Read More

DCIS: What is “Stage Zero” Breast Cancer?

Posted on Oct 1, 2014

???????????????This year nearly 227,000 women in the United States will be newly diagnosed with breast cancer, according to estimates by the National Cancer Institute. But thanks to breast cancer awareness campaigns and early detection, more women than ever are getting mammograms and more cancers are being spotted early.

Many women are told they have something called ductal carcinoma in situ (DCIS), or “Stage Zero” cancer, in which abnormal cells are found in the center of the milk-producing ducts. Before universal screening, DCIS was rare. Now DCIS and the less common lobular carcinoma in situ account for almost a quarter of new breast cancer cases — some 60,000 a year. Read More

From Antioch to Castro Valley, Sutter Health Brings Cancer Care to the Community

Posted on Oct 1, 2014

infusion-159It’s hard to fit everything you need to do into “normal” business hours. That’s why Sutter Health has introduced extended hours for infusion services and screening mammographies.

The infusion center at Alta Bates Summit’s Comprehensive Cancer Center has new patient areas and expanded hours thanks to Better Health East Bay (BHEB), a philanthropic foundation.

BHEB donated $2.4 million to the project, which redesigned the natural-light-filled facility at the Comprehensive Cancer Center in Berkeley. Infusions are available 7:30 a.m.-11 p.m. Monday through Friday, 8 a.m.-5 p.m. Saturday and Sunday and 8 a.m.-noon on holidays. Read More

For Kids 2 to 8, Nasal Spray Vaccine Brings New Meaning to Flu Shot

Posted on Oct 1, 2014

fluMistYHP_302x238The American Academy of Pediatrics recommends annual seasonal influenza immunization for anyone 6 months and older.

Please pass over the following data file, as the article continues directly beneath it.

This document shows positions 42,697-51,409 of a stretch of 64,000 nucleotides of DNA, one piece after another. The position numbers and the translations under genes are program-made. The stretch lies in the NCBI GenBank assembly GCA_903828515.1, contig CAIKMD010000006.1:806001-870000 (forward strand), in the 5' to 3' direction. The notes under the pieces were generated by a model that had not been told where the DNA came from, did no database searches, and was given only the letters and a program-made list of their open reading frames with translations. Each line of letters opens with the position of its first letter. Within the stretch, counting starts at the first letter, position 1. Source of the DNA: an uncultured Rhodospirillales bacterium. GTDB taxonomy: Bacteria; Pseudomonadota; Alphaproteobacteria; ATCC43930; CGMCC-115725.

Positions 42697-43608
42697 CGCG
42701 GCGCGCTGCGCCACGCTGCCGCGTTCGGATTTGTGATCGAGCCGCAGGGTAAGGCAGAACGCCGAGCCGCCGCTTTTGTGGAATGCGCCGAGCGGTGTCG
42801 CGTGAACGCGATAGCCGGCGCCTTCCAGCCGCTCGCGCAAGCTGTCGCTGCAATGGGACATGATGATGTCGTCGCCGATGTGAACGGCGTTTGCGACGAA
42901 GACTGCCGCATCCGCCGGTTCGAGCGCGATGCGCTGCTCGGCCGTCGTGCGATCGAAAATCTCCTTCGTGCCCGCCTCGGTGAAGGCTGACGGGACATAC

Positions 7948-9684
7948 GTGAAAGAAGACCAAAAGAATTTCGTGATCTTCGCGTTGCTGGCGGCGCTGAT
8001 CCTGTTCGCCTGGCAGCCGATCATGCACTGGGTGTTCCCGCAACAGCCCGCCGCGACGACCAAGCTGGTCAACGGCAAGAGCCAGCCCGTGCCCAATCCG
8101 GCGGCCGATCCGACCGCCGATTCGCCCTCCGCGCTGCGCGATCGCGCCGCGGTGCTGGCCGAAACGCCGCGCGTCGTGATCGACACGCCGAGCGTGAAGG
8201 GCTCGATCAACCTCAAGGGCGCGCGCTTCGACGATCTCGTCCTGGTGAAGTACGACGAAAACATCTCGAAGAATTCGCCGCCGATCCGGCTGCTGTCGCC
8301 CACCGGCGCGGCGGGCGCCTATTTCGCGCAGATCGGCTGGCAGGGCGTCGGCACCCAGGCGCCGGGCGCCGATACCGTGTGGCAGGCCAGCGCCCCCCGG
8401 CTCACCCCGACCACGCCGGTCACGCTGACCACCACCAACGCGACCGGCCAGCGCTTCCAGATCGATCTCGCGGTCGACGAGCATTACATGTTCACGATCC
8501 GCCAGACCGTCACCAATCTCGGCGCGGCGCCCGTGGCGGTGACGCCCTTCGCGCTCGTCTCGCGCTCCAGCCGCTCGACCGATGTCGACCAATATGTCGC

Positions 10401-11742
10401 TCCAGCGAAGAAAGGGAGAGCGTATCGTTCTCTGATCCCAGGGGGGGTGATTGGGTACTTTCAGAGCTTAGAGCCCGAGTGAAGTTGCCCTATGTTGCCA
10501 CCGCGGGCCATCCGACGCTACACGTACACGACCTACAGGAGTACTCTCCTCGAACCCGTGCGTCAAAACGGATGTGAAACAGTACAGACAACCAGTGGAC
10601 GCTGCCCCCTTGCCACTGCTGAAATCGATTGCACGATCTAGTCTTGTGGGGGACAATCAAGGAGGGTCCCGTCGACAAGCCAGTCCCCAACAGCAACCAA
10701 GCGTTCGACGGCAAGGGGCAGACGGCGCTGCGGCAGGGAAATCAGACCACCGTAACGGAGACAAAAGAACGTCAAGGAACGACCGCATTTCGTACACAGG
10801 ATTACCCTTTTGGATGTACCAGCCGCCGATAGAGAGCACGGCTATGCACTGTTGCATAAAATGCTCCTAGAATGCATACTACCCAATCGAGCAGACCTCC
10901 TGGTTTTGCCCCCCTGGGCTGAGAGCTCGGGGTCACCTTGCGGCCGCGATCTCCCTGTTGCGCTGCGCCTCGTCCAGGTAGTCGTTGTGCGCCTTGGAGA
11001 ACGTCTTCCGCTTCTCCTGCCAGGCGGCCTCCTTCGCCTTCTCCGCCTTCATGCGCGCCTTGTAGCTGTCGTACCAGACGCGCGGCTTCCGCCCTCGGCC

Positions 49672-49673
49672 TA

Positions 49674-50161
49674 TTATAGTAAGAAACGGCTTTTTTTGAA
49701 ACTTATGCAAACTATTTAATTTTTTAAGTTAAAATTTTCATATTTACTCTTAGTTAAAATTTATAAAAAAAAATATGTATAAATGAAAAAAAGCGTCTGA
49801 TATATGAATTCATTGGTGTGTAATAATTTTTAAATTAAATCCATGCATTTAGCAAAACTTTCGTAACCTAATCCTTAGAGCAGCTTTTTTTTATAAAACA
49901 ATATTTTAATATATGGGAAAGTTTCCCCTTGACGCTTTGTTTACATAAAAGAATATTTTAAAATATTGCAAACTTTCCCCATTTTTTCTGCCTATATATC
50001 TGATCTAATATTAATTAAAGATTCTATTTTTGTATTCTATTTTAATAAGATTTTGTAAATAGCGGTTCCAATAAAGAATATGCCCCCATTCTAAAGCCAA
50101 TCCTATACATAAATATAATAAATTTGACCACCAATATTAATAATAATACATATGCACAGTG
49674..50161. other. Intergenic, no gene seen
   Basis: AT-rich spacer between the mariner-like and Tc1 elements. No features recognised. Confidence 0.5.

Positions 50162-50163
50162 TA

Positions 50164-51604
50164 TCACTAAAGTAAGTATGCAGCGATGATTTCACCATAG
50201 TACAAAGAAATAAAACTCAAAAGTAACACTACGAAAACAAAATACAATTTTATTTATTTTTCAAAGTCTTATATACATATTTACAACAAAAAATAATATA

Starting with the 2014-2015 flu season, the Centers for Disease Control recommends use of the nasal spray vaccine (over the flu shot) for children 2 through 8 years of age when it is available and if the child has had no negative reactions to the vaccine.

“The nasal spray vaccine should be given soon after is it available, usually in October,” says Lisa Swearingen, M.D., a pediatrician with the Sutter East Bay Medical Foundation. “However, as long as flu viruses are circulating, it’s not too late to get vaccinated.” Read More

Brown Is The New Green

Posted on Sep 8, 2014

Water is vital to caring for patients, maintaining proper hygiene and keeping a clean environment. So, how can health care facilities join the common effort to conserve water?

Landscaping, irrigation and outdoor washing have been reduced and all Sutter Health facilities are reviewing water consumption and looking for ways to save.

Expect to see browning turf and stressed plants.????????????????????????????????????

“I think the public expects to see that rather than lush green lawns during a drought,” says Susan Frank, president of Suma Landscaping Inc., which maintains the grounds at all the Alta Bates Summit campuses.

The goal is to permanently reduce water use while providing patients with high-quality care and personal service.

Water conservation measures across the East Bay region:

Alta Bates Summit Medical Center

  •         Drought resistant and native vegetation at the new Merritt Pavilion
  •         Landscaping and irrigation systems designed to reduce water consumption
  •         Irrigation systems monitored
  •         Lawn watering limited to two or three days a week
  •         Water-saving plumbing fixtures in the new building

Eden Medical Center

  •         Drought resistant and native vegetation

Sutter Delta Medical Center

  •         Irrigation system surveyed and repaired
  •         Watering reduced from five days a week to two days a week
  •         Duration of watering reduced to five to six minutes from eight to 10 minutes